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Average Return Visitor Rate (RVR) for DTC and Why It Matters

Over the years, I’ve done a lot of Google searches for phrases that relate to helping me find a number for the acceptable visitor return rate for an eCommerce website.

Average Return Visitor Rate (RVR) for a DTC brand

I have tested dozens of permutations and combinations of this search term.

The best data I have found was not even about the Return Visitor Rate (RVR) for DTC was actually for the opposite: new visitors to a website.

Databox surveyed marketers. They found that, on average, 68% of site visitors are new visitors (source).

Databox and Average Return Visitor Rate (RVR) for DTC

Working backward, you will find that the calculated return visitor rate would be 100% minus the number shown by the Databox survey, which is 64%.

Giving a return visitor rate—or RVR—of 36%.

I have been working on conversion optimization for e-commerce businesses for the last 14 years, and I can tell you that a return rate of 36% is astronomically high. I have never encountered it on a client website.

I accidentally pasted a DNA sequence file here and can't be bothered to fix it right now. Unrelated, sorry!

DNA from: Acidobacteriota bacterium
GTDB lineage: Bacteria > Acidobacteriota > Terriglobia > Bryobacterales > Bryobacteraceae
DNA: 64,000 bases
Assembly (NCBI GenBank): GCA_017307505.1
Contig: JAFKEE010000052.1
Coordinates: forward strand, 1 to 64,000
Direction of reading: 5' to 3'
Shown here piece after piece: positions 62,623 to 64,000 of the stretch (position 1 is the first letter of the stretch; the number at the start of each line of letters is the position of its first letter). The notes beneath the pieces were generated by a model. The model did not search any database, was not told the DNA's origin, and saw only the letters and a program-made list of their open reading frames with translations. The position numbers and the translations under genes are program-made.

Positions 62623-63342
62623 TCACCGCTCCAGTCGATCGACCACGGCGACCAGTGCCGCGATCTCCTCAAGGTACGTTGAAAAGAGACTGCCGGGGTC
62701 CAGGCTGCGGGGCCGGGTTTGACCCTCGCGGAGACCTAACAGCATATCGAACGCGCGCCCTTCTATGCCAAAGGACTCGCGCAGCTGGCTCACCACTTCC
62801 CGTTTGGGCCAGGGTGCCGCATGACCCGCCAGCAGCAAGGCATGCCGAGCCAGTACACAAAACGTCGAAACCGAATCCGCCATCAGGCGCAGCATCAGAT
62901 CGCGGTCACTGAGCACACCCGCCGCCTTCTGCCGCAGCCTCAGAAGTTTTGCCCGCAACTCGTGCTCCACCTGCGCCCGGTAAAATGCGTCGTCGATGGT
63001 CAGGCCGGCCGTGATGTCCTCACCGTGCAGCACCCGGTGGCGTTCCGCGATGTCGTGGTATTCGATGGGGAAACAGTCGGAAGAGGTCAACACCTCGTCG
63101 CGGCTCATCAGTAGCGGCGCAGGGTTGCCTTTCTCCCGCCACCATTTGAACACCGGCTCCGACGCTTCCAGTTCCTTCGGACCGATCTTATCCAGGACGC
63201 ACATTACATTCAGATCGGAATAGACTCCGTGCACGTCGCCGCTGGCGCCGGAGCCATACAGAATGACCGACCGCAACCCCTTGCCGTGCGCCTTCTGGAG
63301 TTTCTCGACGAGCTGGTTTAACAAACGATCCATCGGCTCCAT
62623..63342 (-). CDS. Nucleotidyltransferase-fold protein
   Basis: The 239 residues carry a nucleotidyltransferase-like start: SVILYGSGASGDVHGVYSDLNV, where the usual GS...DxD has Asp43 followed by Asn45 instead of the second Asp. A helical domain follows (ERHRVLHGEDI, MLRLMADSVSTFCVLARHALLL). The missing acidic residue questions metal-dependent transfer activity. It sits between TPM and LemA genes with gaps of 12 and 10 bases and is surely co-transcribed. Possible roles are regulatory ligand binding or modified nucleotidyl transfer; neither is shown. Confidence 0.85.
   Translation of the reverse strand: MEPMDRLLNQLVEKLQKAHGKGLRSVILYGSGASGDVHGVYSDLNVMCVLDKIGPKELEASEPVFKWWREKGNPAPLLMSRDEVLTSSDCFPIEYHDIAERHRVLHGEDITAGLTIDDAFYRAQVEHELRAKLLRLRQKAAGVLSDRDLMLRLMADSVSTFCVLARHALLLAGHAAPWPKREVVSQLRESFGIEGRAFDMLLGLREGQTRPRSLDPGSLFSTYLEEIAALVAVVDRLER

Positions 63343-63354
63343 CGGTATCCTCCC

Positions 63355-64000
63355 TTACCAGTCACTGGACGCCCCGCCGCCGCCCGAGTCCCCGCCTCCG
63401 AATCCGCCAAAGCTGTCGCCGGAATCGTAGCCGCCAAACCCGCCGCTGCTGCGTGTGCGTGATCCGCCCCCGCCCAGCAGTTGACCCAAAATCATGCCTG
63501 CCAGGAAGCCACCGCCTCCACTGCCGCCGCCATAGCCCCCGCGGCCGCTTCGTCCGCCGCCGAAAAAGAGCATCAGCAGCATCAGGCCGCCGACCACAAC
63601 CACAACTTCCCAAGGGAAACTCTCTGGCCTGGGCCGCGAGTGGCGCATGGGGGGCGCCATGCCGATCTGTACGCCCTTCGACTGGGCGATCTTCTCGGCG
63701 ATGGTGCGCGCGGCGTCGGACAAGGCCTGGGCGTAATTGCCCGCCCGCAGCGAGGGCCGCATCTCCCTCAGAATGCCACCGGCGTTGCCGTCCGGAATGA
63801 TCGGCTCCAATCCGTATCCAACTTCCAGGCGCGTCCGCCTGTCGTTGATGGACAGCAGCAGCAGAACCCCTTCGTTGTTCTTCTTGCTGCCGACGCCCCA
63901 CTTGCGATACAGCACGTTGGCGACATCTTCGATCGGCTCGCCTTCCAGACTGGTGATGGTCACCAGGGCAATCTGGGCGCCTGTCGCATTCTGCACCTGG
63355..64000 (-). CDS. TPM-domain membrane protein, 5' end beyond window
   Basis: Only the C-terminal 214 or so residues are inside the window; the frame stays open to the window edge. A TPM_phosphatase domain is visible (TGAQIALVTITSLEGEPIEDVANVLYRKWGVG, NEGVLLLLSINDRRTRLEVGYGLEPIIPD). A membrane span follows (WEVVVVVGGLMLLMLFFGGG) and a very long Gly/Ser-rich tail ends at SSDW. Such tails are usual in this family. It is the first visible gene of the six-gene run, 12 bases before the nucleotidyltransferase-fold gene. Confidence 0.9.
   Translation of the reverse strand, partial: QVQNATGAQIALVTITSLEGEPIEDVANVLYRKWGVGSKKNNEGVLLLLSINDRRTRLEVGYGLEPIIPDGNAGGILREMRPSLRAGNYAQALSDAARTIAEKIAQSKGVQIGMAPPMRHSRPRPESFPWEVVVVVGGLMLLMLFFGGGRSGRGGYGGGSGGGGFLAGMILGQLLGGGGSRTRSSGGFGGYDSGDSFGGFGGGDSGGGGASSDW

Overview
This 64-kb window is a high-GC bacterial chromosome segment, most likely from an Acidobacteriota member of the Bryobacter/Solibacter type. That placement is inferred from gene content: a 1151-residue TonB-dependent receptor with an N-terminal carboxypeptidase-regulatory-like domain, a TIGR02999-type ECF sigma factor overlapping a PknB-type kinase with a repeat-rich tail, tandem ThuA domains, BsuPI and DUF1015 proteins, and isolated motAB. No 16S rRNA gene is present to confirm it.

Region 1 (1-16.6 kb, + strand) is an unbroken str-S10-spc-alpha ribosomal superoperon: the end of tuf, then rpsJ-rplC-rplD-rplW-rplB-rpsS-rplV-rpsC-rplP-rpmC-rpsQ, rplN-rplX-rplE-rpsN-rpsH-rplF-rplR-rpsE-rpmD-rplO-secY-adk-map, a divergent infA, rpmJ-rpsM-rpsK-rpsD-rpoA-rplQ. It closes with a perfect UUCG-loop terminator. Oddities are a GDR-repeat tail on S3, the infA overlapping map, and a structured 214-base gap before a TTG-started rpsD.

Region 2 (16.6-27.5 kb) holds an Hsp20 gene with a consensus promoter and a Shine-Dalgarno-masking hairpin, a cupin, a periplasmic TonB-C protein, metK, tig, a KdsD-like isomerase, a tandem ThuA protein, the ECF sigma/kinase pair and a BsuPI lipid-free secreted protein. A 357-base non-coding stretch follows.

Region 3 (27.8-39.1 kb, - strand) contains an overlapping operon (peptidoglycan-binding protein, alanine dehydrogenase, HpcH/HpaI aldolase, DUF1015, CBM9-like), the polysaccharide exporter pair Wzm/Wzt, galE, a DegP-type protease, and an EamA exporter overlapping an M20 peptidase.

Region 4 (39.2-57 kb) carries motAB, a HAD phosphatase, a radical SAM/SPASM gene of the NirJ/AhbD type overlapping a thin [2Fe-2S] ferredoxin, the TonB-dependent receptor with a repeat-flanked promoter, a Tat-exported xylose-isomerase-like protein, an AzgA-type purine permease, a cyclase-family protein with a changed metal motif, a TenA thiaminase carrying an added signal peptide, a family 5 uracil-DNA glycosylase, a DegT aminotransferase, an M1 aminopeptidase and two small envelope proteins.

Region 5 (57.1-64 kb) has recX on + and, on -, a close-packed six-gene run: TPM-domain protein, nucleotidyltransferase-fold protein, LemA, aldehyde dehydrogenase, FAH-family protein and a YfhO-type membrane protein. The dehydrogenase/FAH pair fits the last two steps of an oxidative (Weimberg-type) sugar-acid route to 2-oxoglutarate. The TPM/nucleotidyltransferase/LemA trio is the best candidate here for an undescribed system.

The typical return rate I see on my client sites is between 15% and 22%.

Does This Metric Even Matter?

if you are a marketer who is trying to reduce your ad spend or increase your return on ad spend (ROAS), then this average Return Visitor Rate (RVR) for DTC does matter. It sheds light on the fact that most visitors to a website never return.

Add to this the fact that pay-per-click (PPC) advertising converts at a rate of 2.35% (source), and you start to see why this is a problem.

This makes it clear that we need to build a conversion strategy that is singularly focused on driving conversions on the first visit.

The Frictionless Commerce Method

Over the last 14 years, we have run hundreds of experiments to combat this low average Return Visitor Rate (RVR) for the DTC problem.

Here’s what we have discovered.

Site visitors can be grouped into three buckets: those who are currently buying (the money makers for the brand), those who are interested but not convinced, and those who can’t be convinced.

We specialize in converting the middle group (who are interested but not convinced). At this stage, we have a two-step problem:

Step 1: Identify these people who are interested but not convinced.

Step 2: Figure out what we need to tell the audience in order to get them to buy.

You can find details about this methodology, along with case study evidence, here.


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